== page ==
In an industry ruled by Swiss manufactures (and a bit by Germans), Garrick is somehow a free electron. They produces watches in England – and we’re not talking of just assembling watches in England, but manufacturing (not all) but a large amount of parts in England, which is kind of special. Then, instead of only having Swiss movements, Garrick modifies some of these movements with their own free-sprung balance or own bridges, like they did on the Shaftesbury SM301. Finally, they have their own design and an interesting quality / price ratio. And they have done it again, with a new watch, the Garrick Norfolk, inspired by maritime instruments.
The overall look of the new Garrick Norfolk is clearly inspired by old marine chronometers, with this large white dial, the long blued hands and a proud nameplate. Freelance designer Michael Horlbeck, responsible for the visuals of the Norfolk, clearly gave to it a sort of antique design, with key elements reminiscent of these old clocks that made the fame of English watchmakers. However, he also managed to keep the same spirit than the two previous watches introduced by Garrick, the Shaftesbury SM301 and the Hoxton SM302 and the right dose of technicality for the modernity.
David Brailsford, the Founder of Garrick Watches, is fully transparent about the provenance of the parts that he uses to create his watches, about the location where these parts are finished and assembled and by which company they are made (if not made in-house), as we’ve seen in our recent interview with him (David is also a watch-lover, an ambassador of British watchmaking and a long-time collector, as we’ve seen in an episode of the Collector’s Series). Here, we know the designer but what we also know is that the Garrick Norfolk features a fired enamel dial (which is already a very good point), which is made entirely in-house, using traditional methods (which is even better). Having the watch in the flesh and you’ll see this specific, milky aspect of the enamel, with minor imperfections, something that participates to the perceived quality and to the antique feel. These dials are made from silver and an enamel coating is applied to the front and back of the dial, to prevent warping.
This dial is rather simple and only sports a thin, black minute track. However, it is enliven by two features: a small second at 9, with the same hand design as the hours / minutes and an applied metallic and brushed track made, just like the large nameplate between 3 and 6, proudly sporting the name of the brand. The main originality comes from the hands, with a rather unusual but quite pleasant anchor shape. These “maritime hands” are also produced in-house and thermally blued – again a traditional feature of fine watchmaking. The Garrick Norfolk comes with a 42mm case made of stainless steel (with possibility to have it gold plated). The case, like most of the visual elements of this watch, is crafted and finished in England. It can be featured with or without an exhibition caseback, in order to see (or not) the movement – something that will have an incidence on the level of finishing of this movement.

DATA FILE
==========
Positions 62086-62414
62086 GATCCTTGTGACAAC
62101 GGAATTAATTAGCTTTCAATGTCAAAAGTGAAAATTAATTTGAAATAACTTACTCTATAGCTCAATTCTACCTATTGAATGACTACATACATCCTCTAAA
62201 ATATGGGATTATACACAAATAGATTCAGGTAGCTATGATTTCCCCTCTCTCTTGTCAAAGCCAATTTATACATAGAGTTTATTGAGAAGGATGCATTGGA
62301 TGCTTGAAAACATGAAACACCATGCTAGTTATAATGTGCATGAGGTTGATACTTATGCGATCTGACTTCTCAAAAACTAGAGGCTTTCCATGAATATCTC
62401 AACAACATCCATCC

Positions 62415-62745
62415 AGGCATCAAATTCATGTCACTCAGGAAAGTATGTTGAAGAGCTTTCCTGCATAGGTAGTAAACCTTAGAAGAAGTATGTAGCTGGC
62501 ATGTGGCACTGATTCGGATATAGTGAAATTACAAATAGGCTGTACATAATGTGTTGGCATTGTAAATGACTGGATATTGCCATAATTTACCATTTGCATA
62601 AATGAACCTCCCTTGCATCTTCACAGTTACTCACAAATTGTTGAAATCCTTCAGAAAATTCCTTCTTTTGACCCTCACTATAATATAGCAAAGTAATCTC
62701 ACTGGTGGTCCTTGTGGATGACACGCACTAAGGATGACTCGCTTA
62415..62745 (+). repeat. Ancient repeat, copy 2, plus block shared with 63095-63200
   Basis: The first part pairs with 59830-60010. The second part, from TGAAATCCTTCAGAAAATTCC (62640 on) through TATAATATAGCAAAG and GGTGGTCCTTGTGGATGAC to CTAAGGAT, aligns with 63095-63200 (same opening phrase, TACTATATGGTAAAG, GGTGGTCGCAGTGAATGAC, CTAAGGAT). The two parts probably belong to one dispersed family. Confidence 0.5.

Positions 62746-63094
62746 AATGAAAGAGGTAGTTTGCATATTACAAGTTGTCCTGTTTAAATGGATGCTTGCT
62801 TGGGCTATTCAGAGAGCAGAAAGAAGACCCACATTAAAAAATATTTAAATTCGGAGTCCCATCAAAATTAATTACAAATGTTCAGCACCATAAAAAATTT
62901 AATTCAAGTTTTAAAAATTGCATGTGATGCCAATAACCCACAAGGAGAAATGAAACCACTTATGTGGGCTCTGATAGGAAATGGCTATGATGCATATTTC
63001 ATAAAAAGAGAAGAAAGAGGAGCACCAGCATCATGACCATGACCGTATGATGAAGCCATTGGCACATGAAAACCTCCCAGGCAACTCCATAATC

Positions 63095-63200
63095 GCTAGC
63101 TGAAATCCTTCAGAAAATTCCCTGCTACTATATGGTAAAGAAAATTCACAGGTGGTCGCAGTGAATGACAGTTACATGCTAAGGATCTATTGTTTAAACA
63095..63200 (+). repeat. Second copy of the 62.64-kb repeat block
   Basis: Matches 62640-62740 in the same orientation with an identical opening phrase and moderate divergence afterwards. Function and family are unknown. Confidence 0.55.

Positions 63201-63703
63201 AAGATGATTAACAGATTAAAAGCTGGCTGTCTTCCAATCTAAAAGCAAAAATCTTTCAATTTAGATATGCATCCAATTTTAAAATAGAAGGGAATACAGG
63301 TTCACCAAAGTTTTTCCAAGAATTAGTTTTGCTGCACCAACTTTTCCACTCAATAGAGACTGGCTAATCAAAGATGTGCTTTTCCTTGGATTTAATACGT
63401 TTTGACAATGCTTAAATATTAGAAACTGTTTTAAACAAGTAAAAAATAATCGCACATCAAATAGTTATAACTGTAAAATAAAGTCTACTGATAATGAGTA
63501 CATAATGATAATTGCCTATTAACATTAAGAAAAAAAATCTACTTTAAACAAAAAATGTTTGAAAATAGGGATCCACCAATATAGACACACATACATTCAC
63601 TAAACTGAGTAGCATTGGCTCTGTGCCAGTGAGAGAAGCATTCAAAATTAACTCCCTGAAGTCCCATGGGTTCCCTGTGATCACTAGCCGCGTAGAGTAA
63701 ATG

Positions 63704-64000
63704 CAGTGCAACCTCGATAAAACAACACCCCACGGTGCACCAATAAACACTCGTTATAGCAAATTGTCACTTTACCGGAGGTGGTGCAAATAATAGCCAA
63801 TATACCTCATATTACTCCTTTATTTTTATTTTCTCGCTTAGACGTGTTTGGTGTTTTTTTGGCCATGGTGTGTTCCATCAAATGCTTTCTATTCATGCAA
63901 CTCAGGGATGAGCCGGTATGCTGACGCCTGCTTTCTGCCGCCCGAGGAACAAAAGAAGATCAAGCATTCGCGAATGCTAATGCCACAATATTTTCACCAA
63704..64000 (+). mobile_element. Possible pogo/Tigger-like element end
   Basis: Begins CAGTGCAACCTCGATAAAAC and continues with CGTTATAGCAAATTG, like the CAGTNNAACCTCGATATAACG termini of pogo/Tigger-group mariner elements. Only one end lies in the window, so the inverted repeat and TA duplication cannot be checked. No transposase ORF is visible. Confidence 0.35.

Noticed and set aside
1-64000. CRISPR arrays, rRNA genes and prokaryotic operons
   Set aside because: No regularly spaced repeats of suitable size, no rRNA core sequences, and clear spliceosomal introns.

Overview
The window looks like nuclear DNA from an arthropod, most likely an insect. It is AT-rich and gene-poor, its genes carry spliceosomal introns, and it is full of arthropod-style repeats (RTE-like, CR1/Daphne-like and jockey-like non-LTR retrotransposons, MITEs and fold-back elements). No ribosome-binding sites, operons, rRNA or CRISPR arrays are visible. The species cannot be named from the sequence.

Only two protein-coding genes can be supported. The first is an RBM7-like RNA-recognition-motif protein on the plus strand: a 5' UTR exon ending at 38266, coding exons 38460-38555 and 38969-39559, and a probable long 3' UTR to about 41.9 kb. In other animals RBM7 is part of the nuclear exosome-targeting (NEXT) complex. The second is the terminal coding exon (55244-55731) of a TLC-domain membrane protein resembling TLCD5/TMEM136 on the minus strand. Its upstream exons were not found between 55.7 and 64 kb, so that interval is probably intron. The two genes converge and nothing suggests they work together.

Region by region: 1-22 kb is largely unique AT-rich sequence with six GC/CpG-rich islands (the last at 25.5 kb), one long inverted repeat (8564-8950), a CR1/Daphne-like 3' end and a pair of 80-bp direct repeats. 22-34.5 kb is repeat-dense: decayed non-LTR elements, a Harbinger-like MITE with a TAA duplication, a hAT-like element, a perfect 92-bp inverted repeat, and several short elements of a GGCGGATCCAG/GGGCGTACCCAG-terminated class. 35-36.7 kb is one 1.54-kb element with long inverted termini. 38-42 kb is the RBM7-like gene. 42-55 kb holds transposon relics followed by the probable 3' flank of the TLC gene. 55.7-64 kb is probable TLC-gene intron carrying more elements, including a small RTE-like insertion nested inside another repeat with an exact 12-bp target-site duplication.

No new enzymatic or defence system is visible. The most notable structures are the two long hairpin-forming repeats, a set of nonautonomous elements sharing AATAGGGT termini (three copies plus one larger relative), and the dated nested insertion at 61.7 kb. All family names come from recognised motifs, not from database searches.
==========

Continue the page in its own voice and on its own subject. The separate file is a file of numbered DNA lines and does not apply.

No big deal here in terms of mechanics, just a good-old and reliable Unitas 6497, a large manually wound calibre with 42 hours of power reserve, running at a slow frequency of 18,000 vph – something that also allows to have reasonable prices and in the end, this movement rather fits the idea of the watch. If you choose the sapphire caseback option, you’ll see a specific finishing of the bridges (finishing and assembly of the movement are also done in-house, in England): frosted bridges, gold plated, slightly chamfered angles, screwed balance wheel and thermally blued screws. It’s not super-high-end watchmaking of course but it is sufficient to make most of the watch enthusiasts happy.
The Garrick Norfolk is, in the end, quite interesting – and for several reasons. First, it’s always interesting to see that watches can be produced, even if not entirely, in another country than Switzerland. Then, the recent revival of English / British watchmaking is good news, knowing the rich history and the influences of Brits on modern watchmaking. Of course you can think of Roger W. Smith and his 6 digits watches but it’s also good to see brands with reasonable prices, good overall quality and inspired design being part of this revival. Concerning the Garrick Norfolk itself, the overall quality is interesting and the price – £2,295 with plain caseback and £2,795 with exhibition caseback and better finished movement – is also attractive, especially considering the enamel dial and these quite cool hands.